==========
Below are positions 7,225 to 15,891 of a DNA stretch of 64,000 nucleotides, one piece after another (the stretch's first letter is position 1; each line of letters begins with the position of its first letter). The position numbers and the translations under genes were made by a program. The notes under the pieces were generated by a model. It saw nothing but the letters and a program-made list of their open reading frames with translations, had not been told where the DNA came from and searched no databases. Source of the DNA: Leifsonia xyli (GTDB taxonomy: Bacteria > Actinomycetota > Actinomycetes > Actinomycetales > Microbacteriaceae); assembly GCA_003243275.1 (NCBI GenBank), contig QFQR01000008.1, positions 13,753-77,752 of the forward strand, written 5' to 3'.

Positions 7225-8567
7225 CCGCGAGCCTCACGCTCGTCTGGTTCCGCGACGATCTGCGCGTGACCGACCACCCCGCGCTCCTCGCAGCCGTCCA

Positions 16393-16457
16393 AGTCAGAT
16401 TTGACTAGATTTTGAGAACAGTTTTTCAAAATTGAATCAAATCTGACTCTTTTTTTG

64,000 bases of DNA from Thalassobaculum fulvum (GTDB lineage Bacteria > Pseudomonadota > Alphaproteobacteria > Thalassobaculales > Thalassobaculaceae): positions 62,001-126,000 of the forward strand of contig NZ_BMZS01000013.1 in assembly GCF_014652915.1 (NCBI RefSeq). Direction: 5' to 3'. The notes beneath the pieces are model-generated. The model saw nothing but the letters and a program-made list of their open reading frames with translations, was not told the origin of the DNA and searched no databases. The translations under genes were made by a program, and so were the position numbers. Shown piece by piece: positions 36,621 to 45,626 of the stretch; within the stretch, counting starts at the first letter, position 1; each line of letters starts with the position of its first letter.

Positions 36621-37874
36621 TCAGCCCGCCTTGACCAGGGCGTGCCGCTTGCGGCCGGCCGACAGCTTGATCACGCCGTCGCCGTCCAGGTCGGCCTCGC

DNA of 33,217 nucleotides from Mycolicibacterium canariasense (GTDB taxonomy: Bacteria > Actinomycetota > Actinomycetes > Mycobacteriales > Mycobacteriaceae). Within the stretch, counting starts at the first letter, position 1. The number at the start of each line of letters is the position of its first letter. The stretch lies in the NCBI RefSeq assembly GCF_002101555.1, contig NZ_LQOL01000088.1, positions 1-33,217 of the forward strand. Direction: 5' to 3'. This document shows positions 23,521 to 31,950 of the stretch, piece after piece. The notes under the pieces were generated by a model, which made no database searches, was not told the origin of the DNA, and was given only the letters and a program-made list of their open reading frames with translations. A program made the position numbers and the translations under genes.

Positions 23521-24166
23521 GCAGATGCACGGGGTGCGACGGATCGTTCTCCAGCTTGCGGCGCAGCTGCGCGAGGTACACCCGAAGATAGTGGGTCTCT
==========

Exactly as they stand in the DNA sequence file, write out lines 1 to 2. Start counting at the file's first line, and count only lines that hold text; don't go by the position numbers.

Below are positions 7,225 to 15,891 of a DNA stretch of 64,000 nucleotides, one piece after another (the stretch's first letter is position 1; each line of letters begins with the position of its first letter). The position numbers and the translations under genes were made by a program. The notes under the pieces were generated by a model. It saw nothing but the letters and a program-made list of their open reading frames with translations, had not been told where the DNA came from and searched no databases. Source of the DNA: Leifsonia xyli (GTDB taxonomy: Bacteria > Actinomycetota > Actinomycetes > Actinomycetales > Microbacteriaceae); assembly GCA_003243275.1 (NCBI GenBank), contig QFQR01000008.1, positions 13,753-77,752 of the forward strand, written 5' to 3'.

Positions 7225-8567